This month, a postcard will be sent from Beaumont-Hamel, France, to St. John’s, N.L.
On the front of the postcard is the head of a woodland caribou, the emblem of the Royal Newfoundland Regiment. Underneath the caribou is a red scroll with the word “Newfoundland” stitched on it. It is difficult to tell from this reproduction of the 100-year-old original that the eighth-of-an-inch high lettering and the imagery on the postcard is hand-embroidered on a piece of silk smaller than the size of a deck of cards.
March 10, 1918
On the back of the postcard is the name Private Lester Barbour, his service number and the day he died—March 10, 1918—from wounds sustained during the Battle of Passchendaele on the Western Front during the First World War. He was 23 years old.
The Archives and Special Collections Division at the Queen Elizabeth II Library has a collection of First World War postcards, known as silks, that belong to the Lester Barbour Collection. Lester Barbour enlisted with the Royal Newfoundland Regiment in 1917. While overseas, Private Barbour wrote home regularly to his sisters and mother in Bonavista Bay.
1/ My Dear Mother
2/ Happy Birthday To My Dear Sister
3/ Newfoundland Regiment
5/ Lester Barbour's Message To His Mother, Mary Jane Barbour
David Mercer, a library assistant with the QEII Library, and member of the Church Lads’ Brigade (CLB), had an idea to recreate copies of the beautiful postcards and offer people the chance to send commemorative messages the way soldiers would have done 100 years ago. Members of the CLB are visiting France on a trip they have titled a Tour of Honour to mark the centenary of the Battle of the Somme at Beaumont-Hamel.
Perhaps what is most evocative during commemorative milestones is the way people seek to find meaning in the experience of war, often as it intersects with family histories and personal memories.
Such is the case with the postcard described above. This time, the reproduction postcard will complete a journey that Private Barbour never did, and is being sent by the nephew of Private Lester Barbour, also called Lester Barbour. Their names will eerily travel through time and space.
Home fronts to battle fronts
Postcards held a unique and popular status in First World War communications and were often considered souvenirs. Official war news mostly reached people through daily newspapers and illustrated bulletins, but some postcards sent from soldiers were examples of textile art that stand in stark contrast to the atrocities of the war they were experiencing.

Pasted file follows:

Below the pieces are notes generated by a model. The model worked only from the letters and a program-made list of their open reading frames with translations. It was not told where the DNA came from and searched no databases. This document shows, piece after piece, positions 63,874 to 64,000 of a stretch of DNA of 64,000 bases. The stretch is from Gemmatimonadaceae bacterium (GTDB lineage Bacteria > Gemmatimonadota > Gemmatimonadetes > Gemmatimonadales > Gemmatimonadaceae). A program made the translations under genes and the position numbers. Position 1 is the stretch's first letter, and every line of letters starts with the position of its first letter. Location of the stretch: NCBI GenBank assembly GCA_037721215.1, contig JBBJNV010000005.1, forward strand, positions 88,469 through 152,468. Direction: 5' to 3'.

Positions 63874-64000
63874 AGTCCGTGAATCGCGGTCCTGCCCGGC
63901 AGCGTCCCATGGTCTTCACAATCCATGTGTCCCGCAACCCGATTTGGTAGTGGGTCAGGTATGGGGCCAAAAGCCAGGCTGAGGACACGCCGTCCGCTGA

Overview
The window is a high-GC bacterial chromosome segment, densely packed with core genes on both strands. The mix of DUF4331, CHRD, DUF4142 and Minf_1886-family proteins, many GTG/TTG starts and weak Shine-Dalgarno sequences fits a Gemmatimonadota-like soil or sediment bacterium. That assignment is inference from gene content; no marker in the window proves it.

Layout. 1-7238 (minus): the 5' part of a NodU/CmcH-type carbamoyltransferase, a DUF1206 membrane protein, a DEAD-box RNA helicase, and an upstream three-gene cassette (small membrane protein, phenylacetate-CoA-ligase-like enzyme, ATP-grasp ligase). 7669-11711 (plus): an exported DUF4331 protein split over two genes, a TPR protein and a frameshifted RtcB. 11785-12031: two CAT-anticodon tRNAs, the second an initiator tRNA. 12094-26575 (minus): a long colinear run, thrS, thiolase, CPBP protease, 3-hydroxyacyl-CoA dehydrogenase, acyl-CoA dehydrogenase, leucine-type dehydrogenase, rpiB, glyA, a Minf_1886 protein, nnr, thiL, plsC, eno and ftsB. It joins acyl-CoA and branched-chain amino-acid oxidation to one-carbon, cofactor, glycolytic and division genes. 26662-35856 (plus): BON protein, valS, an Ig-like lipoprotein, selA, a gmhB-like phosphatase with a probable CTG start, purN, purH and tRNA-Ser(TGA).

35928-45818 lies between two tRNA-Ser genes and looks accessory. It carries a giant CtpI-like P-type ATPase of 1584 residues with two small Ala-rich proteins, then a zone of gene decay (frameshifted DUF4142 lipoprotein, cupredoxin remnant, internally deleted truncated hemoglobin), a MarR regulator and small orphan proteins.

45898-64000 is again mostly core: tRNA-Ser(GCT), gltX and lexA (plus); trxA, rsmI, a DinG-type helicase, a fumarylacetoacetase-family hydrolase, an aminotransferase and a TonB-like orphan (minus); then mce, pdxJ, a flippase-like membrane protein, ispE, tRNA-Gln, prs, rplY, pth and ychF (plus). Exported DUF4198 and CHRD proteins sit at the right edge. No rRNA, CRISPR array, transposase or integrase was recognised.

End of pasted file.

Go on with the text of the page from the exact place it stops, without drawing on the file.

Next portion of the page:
Silks were first produced during the war and eventually became less popular after 1923. Messages and images were hand embroidered on strips of silk organza by French or Belgian women and girls from either refugee camps or from their homes. When demand increased, the silk strips were sent to factories in Paris for cutting and mounting onto postcards. It is estimated that as many as 10 million handmade postcards were produced during the duration of the First World War.
Thread and design
The postcards typically depict patriotic images of flags and symbols like forget-me-nots, pansy flowers and regimental crests and badges through bright colours of thread and design. Some have a small silk pouch to insert a tiny printed greeting card with messages such as “Happy birthday.” The messages on the postcards are often more interesting in terms of what they don’t mention. Messages to loved ones are often deliberately light. In the Lester Barbour Collection, Private Barbour prophetically wrote the lyrics to an Irish song called Mother Machree on the back of some silk postcards he mailed:
“Sure, I love the dear silver that shines in your hair/And the brow that’s all furrowed And wrinkled with care./I kiss the dear fingers, so toil-worn for me./Oh! God bless you and keep you, Mother dearie.”
The silk postcards are highly collectible to deltiologists—those who study and collect postcards. Due to the fabric’s delicate nature, many of the cards from the First World War are faded due to sun exposure and humidity. The card stock is also typically browned as a result of deterioration, known as foxing.
“This particular collection is a favourite of mine and has a wide appeal because of their beauty, but also their historical significance,” said Jeannie Bail, acting special collections librarian, Archives and Special Collections Division. “If these silk postcards were left in someone’s attic, they would slowly turn to dust, instead of being used by scholars and students with an interest in how people communicate with loved ones during war time.”